The fire occurred in February 2003. Shortly after the fire, a state fire marshal told Hannover that he believed the fire was intentional and Brad Burgan was responsible. Hannover*fn3 sent a notice to Cedar Hill that included a proof-of-loss form and asked Cedar Hill to fill out the form. Hannover highlighted those portions of the policy that required cooperation from the insured and that called for a detailed listing of items claimed as damaged. The notice specifically stated, "Please note that Insurance Corporation of Hannover is also requesting that you provide complete inventories of all damaged and undamaged property as required by the conditions set forth above."

Cedar Hill submitted a one-page, sworn proof of loss on April 11, 2003, seeking $1.74 million. The proof of loss named Rockwood Bank and the Roses as lien holders, but it did not indicate what property was subject to liens. Accordingly, the proof of loss, on its face, did not indicate that Rockwood Bank was a mortgage holder rather than merely the holder of a lien against equipment or inventory. Hannover did not immediately investigate the nature of Rockwood Bank's interest. Upon receiving proof of the outstanding principal and interest on the Rose mortgage, however, Hannover paid the Roses $423,035.19. There is no allegation of delay or vexatiousness regarding Hannover's payment to the Roses.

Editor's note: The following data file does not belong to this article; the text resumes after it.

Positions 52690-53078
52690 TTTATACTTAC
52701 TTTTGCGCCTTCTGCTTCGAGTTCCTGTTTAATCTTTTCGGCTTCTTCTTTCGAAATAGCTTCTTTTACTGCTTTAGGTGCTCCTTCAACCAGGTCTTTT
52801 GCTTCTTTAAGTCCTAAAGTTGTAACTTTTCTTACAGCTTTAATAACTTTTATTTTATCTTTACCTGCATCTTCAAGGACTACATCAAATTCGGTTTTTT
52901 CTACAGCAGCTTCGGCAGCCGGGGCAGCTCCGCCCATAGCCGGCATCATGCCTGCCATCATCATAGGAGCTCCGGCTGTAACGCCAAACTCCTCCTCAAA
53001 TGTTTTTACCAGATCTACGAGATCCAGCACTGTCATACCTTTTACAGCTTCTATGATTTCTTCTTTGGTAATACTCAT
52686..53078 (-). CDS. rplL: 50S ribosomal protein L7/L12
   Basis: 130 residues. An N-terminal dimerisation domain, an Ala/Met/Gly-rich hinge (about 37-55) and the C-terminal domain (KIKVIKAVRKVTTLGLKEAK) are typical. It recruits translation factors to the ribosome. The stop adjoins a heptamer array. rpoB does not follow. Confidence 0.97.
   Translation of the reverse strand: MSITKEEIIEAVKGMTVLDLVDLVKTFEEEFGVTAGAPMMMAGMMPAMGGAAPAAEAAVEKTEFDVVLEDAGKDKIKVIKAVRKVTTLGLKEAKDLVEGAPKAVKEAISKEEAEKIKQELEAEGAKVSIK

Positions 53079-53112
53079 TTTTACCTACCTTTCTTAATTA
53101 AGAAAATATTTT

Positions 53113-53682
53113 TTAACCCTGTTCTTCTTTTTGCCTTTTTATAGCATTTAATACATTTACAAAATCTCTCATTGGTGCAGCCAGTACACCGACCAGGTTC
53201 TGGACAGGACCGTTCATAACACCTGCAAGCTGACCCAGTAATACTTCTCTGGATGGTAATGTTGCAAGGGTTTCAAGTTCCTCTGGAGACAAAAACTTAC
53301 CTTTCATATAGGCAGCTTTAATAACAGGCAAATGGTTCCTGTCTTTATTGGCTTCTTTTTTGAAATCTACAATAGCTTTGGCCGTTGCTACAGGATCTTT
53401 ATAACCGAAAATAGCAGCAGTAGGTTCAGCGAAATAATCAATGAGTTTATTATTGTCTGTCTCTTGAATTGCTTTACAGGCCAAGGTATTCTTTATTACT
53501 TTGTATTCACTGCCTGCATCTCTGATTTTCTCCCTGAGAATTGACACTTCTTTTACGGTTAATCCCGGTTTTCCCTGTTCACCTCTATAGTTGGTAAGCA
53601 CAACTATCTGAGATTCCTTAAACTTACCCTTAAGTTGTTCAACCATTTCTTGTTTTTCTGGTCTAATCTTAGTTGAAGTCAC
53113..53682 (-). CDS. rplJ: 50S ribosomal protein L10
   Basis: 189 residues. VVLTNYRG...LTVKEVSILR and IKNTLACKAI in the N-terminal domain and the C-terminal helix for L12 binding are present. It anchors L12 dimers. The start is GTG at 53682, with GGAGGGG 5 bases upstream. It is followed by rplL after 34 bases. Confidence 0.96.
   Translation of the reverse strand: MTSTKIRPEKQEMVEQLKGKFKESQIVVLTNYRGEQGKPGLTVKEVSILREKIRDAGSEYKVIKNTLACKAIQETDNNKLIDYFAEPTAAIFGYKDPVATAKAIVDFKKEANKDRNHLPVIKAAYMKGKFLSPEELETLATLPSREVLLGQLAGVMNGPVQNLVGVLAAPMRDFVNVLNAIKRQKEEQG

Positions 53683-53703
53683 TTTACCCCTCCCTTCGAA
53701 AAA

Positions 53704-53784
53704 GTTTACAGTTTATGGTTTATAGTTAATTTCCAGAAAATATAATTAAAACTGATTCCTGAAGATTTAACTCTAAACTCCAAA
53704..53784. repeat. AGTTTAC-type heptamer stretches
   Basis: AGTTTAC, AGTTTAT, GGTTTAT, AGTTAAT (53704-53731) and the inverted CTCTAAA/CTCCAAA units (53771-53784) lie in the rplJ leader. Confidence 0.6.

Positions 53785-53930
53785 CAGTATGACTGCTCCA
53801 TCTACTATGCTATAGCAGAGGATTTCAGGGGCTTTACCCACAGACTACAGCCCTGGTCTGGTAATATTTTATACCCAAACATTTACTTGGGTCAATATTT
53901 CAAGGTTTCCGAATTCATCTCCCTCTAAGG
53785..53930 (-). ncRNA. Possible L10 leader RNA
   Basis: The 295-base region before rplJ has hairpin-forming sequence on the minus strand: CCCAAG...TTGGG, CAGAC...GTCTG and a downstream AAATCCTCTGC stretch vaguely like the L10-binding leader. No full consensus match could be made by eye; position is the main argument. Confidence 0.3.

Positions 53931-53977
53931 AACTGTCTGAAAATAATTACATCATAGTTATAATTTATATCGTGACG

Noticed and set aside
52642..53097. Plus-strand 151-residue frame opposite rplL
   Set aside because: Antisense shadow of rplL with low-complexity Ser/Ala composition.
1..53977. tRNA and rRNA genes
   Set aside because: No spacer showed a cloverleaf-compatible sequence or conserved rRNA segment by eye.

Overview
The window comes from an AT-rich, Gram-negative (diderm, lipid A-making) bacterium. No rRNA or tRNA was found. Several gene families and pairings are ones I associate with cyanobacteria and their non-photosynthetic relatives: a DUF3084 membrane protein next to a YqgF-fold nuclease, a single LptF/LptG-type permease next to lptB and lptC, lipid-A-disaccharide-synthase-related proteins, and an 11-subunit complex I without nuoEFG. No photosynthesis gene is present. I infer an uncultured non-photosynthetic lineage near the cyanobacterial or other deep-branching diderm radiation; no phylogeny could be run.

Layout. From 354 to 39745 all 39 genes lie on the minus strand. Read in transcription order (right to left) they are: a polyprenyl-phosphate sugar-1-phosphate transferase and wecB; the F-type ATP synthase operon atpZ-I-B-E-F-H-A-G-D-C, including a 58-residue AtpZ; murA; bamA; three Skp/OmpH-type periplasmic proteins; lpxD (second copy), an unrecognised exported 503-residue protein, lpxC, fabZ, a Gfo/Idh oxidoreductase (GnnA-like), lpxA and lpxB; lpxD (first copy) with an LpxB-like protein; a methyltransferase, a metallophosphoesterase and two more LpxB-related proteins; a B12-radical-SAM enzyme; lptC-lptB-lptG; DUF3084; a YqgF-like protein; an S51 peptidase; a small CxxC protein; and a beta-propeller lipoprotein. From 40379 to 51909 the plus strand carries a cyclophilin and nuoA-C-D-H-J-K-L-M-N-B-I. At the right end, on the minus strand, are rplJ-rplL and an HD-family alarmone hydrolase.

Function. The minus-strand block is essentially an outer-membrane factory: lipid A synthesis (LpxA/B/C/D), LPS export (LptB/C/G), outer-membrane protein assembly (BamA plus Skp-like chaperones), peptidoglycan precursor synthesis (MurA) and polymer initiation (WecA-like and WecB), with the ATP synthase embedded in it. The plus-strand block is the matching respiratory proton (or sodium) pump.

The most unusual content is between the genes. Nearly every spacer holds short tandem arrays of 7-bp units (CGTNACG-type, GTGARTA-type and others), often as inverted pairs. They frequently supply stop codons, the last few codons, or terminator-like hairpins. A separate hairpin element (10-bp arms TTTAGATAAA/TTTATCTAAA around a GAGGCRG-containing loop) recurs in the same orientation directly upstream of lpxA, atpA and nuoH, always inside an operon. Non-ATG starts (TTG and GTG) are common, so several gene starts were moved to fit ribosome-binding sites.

Hannover commenced its investigation shortly after the fire, hiring engineers, technical experts, and a forensic accountant to review the amount of the loss. Hannover used a law firm that specializes in the areas of insurance fraud and arson to coordinate its investigation. Early in the investigation, Hannover advanced $50,000 to Cedar Hill, even though Hannover suspected the fire was intentional. Throughout 2003 and into 2004, Hannover sought additional details to support Cedar Hill's one-page proof of loss, but Cedar Hill was not forthcoming until April 2004, at which time Cedar Hill made a partial disclosure of itemized information. Eventually, Hannover concluded that Cedar Hill had overstated its losses by approximately $1 million. This perceived overstatement of losses was the foundation for Hannover's initial misrepresentation-based defense to coverage. At no time did Hannover accept or deny the claim. Rather, Hannover filed the declaratory-judgment action seeking judicial resolution of the coverage issue.

D. Discovery and Pre-trial Motions

Hannover filed its initial complaint on June 5, 2004. Cedar Hill filed a separate action. In its initial complaint, Hannover alleged an arson defense, a misrepresentation defense, and a failure-to-cooperate defense. The misrepresentation defense, as originally pleaded, alleged misrepresentations regarding the fire and the claim but not regarding mortgages or Cedar Hill's interest in the insured property. On January 1, 2005, after the district court consolidated the cases, Hannover presented its claims as affirmative defenses and counterclaims. It then included allegations that Cedar Hill had made policy-voiding misrepresentations while procuring insurance.